How to Develop a Sense of Belonging at Work

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Employees who feel a sense of belonging are more engaged and productive. This directly impacts the business, boosting job performance by 56 percent, reducing turnover risk by 50 percent, and reducing sick days by 75 percent. In a company of 10,000, these savings could amount to $52 million a year! So how can employers create a sense of belonging for their employees?

Creating a culture of inclusion

Creating a culture of inclusion at work requires more than policy and the actual representation of different groups. Everyone in the organization must actively support the culture, from management to employees. In addition, leadership must set a good example and show that they value diversity and inclusion. Create an employee involvement council. Make sure you include all employees in the decision-making process.

Identify key stakeholders who are passionate about diversity and inclusion. If your company’s leadership is not passionate about inclusion, consider collaborating with your managers to create a more diverse culture. First, find out which key stakeholders will influence the culture most. You might want to involve them from the very beginning. Then, work with them to determine the best way to make it work. After all, their opinions are essential to everyone in the organization.








Coaching employees to feel a sense of belonging

Research has shown that fostering a sense of belonging in your workplace can increase employee performance and lower sick days. The benefits of coaching employees to feel like they belong to the company are huge and go beyond the personal satisfaction these positive feelings bring. Companies that create an environment where everyone feels like they belong can save up to $52 million annually in lost productivity and sick days. First, understand what a sense of belonging means. Employees feel uncomfortable when they do not feel like they belong in a workplace. They know they do not fit in. However, a sense of belonging is vital for productivity and performance. To foster a sense of belonging, you should prioritize it in your organization. 

Inclusion initiatives

A successful inclusion initiative requires the participation of the entire organization. Therefore, leaders must actively encourage inclusion. Employees who feel left out may not feel included in the organization. However, those who do not feel excluded may think they do not represent the organization’s values. By creating an inclusive workplace, leaders will increase the likelihood that employees will speak out and demand fair treatment. Therefore, inclusion initiatives should be embraced and prioritized by the C-suite.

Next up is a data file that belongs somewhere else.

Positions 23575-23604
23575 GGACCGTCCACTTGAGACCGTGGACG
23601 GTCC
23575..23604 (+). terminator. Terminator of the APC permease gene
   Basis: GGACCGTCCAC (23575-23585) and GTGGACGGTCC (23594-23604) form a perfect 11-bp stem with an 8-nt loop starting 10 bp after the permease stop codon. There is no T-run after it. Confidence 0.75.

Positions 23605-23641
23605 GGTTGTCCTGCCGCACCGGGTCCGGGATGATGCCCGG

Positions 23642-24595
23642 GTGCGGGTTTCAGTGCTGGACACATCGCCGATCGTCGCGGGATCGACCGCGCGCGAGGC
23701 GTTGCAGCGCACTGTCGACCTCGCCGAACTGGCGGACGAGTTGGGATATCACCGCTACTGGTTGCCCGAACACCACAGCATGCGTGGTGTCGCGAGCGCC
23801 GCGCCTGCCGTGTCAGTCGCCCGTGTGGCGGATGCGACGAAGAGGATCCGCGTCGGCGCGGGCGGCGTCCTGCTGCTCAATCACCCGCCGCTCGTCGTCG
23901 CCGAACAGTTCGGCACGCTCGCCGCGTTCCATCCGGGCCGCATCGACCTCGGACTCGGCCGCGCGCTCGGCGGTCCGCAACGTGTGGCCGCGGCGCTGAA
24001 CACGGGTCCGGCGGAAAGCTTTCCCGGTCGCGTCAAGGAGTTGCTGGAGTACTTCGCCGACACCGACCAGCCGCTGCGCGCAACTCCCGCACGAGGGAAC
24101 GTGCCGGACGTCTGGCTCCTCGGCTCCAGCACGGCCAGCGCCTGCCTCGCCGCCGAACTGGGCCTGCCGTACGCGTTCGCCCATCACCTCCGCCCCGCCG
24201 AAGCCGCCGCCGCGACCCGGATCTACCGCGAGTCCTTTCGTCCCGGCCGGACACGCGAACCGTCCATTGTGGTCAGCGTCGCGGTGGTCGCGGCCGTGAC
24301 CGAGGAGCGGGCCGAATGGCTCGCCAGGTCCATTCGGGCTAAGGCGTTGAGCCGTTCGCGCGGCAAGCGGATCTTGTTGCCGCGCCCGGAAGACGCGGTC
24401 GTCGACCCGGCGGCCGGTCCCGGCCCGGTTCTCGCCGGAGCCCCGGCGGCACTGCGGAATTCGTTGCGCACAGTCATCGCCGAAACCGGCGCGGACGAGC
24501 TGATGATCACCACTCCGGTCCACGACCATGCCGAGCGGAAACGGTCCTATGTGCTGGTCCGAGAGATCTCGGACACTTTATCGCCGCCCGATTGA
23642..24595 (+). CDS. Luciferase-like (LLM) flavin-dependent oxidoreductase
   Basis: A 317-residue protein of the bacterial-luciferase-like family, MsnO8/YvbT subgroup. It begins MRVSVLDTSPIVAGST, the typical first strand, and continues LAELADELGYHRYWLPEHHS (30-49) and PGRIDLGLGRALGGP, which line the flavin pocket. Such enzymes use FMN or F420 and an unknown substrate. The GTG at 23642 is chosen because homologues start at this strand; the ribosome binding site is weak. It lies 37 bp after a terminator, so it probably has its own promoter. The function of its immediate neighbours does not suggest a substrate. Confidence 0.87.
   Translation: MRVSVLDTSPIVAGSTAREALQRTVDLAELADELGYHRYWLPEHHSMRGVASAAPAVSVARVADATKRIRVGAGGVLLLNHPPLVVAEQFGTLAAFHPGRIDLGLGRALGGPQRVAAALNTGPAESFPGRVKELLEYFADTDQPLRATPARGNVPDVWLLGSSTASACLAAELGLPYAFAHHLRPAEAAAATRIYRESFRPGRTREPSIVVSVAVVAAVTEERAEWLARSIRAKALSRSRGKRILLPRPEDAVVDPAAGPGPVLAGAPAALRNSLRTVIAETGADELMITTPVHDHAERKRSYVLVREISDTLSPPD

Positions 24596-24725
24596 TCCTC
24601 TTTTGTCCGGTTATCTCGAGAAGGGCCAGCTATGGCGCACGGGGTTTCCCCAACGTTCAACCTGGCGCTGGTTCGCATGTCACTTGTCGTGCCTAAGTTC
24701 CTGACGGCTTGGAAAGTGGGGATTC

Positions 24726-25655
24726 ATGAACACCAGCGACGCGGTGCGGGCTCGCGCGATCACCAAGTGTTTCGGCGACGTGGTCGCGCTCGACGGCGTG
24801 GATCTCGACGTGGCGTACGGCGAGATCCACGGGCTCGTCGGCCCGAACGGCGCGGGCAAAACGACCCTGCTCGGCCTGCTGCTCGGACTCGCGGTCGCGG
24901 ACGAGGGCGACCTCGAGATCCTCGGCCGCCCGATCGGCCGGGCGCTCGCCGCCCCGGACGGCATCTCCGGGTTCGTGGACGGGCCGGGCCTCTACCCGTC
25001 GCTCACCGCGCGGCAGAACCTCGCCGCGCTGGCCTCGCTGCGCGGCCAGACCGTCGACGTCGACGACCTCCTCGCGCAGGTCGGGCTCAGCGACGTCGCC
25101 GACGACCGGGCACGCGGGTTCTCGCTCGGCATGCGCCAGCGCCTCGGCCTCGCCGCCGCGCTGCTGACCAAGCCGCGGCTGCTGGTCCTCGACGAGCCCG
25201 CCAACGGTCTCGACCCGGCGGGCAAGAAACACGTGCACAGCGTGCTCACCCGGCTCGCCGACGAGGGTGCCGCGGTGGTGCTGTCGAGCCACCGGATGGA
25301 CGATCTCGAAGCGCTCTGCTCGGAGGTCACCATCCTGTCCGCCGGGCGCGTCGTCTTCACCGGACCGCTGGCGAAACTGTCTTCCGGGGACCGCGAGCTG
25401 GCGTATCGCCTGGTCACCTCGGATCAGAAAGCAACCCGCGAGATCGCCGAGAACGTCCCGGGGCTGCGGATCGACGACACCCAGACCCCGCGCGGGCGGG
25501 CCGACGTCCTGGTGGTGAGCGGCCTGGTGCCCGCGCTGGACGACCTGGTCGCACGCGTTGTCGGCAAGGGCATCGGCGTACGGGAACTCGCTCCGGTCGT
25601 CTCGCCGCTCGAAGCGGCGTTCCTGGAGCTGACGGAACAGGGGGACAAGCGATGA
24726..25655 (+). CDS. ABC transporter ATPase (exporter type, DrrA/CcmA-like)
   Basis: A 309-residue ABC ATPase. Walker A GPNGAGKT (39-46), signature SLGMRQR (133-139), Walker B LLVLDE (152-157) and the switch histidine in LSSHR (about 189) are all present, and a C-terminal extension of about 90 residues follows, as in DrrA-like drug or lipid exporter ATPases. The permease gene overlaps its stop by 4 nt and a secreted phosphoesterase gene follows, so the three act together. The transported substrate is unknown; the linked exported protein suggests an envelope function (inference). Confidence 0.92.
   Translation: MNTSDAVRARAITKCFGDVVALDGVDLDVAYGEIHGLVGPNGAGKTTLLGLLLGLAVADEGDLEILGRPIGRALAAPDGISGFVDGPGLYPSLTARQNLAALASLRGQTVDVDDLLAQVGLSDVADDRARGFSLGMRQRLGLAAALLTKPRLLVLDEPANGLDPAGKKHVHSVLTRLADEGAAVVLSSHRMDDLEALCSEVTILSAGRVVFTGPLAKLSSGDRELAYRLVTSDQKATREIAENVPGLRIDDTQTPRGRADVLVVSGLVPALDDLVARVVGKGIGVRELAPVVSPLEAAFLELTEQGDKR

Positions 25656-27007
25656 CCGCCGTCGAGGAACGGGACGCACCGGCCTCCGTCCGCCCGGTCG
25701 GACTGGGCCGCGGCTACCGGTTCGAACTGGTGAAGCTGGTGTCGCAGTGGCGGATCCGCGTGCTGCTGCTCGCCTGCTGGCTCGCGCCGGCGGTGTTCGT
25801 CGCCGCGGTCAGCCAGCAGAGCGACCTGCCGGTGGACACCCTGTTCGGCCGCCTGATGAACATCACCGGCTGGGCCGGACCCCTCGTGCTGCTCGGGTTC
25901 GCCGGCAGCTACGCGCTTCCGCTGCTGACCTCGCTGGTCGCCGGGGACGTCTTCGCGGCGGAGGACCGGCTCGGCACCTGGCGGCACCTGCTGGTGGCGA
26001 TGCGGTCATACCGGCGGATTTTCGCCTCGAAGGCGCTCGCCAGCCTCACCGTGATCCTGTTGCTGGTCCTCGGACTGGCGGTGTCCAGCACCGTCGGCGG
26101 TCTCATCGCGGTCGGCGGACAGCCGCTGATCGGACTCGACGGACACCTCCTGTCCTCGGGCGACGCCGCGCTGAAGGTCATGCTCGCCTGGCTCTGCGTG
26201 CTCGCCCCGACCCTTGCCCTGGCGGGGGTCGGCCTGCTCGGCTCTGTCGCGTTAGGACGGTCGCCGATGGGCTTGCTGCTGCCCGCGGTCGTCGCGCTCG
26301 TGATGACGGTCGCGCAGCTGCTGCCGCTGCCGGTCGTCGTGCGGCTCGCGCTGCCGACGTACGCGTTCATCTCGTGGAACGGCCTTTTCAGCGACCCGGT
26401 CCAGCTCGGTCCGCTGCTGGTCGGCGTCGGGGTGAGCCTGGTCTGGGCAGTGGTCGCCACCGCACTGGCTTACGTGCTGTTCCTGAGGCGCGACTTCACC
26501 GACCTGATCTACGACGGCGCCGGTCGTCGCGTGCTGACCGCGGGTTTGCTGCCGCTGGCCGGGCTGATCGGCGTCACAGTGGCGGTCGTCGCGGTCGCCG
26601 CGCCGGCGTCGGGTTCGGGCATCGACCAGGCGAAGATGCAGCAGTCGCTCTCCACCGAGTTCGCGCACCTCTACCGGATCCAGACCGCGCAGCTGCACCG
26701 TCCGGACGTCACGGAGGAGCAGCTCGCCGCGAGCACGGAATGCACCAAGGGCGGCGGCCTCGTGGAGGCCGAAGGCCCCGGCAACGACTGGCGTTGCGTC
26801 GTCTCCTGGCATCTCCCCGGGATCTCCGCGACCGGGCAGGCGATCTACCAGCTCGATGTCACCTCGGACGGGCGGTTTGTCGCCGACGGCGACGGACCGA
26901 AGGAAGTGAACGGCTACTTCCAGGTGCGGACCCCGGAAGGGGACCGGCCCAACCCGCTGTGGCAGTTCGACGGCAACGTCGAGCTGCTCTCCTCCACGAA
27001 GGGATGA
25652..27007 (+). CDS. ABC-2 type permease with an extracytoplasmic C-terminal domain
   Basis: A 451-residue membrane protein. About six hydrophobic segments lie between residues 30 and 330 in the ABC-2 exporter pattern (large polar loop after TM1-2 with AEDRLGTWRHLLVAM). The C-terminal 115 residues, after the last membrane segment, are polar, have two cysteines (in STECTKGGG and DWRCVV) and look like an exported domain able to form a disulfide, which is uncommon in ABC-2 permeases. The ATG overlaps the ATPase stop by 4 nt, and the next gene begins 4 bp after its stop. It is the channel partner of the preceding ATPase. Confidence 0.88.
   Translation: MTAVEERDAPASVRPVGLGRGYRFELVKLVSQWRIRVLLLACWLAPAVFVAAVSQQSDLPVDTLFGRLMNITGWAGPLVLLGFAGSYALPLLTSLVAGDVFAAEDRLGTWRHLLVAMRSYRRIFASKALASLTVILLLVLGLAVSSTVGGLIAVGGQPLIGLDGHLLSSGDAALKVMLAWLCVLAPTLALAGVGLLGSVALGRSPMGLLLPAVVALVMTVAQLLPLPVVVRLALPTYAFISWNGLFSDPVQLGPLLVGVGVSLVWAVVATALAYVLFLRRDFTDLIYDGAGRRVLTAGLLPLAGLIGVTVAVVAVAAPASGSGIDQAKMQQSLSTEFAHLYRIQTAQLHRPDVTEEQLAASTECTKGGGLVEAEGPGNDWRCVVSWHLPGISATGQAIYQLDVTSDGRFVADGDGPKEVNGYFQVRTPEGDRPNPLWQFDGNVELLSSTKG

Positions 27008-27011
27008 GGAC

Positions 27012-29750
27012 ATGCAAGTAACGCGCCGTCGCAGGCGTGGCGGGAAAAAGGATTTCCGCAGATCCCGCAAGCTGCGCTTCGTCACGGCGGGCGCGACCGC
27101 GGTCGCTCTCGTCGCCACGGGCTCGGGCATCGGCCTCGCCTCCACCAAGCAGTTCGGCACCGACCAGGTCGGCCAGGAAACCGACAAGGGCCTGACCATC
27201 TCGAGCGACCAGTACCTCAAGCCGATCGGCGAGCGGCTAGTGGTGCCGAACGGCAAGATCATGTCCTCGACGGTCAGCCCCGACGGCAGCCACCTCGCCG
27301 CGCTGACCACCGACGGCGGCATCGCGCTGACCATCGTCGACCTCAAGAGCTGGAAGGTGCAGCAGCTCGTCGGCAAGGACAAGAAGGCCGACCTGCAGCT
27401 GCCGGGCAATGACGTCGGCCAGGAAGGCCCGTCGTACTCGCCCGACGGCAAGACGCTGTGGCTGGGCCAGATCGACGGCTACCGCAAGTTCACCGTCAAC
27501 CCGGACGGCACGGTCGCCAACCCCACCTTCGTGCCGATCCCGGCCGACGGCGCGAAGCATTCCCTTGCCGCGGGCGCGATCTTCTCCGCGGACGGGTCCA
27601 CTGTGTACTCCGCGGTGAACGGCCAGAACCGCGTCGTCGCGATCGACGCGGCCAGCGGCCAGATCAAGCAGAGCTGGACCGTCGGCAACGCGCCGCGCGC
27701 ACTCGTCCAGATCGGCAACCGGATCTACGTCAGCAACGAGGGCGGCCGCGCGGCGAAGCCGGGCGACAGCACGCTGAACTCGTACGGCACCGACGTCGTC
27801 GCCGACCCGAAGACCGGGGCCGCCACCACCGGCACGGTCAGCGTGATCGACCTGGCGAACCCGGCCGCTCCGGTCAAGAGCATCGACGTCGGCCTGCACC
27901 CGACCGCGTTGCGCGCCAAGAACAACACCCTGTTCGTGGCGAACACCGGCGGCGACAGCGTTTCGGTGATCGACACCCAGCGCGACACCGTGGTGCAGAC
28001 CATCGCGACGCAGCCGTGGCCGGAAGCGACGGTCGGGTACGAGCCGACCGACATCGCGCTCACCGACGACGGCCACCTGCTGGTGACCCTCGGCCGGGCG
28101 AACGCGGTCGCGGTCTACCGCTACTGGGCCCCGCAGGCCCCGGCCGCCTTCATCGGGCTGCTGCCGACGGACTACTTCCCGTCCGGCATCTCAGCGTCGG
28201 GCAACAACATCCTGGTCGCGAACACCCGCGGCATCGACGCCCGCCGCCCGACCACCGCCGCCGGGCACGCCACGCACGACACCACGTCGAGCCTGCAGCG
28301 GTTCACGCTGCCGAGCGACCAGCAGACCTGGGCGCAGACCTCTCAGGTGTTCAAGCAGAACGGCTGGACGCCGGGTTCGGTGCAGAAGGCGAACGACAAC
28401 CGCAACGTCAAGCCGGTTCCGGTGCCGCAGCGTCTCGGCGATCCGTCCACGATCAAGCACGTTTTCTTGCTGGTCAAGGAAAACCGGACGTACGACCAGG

To foster a sense of belonging, companies should focus on diversity in team-building and diversity in events. In addition, inclusion initiatives can boost employee engagement, retention, and productivity. Miguel Castro, SAP’s senior director of diversity and inclusion, explained, “When we make employees feel like they belong, people will feel more engaged and productive.”

Creating a shared vision for the organization

To develop a sense of belonging is rooted in pride. Providing employees with a grand vision of the organization’s future can help them feel a sense of belonging and pride in their work. A shared vision makes employees feel connected to the business and makes their work meaningful and fulfilling. Creating a culture of belonging takes time, but if implemented correctly will reward employees with a sense of purpose.

Employees feel more confident in their jobs when they can express their authentic selves. One of the best ways to foster this is to create an environment where employees are encouraged to be themselves. The Fortune 100 Best Companies to Work For has policies that encourage workers to be open about their identity and express it freely. However, only 64% of organizations encourage their employees to be themselves. Rather than focusing on the negative aspects of being different, organizations should celebrate the strengths of diverse employees. LGBTQIA+ workers should feel comfortable “saying” they are gay, for example, and should be allowed to work with employee resource groups.

My Life, I Guess is a personal finance and career blog by Amanda Kay, an Employment Specialist and older millennial from Ontario, Canada that strives to keep the "person" in personal finance by writing about money, mistakes, and making a living. She focuses on what it’s like being in debt, living paycheck to paycheck, and surviving unemployment while also offering advice and support for others in similar situations - including a FREE library of career & job search resources.






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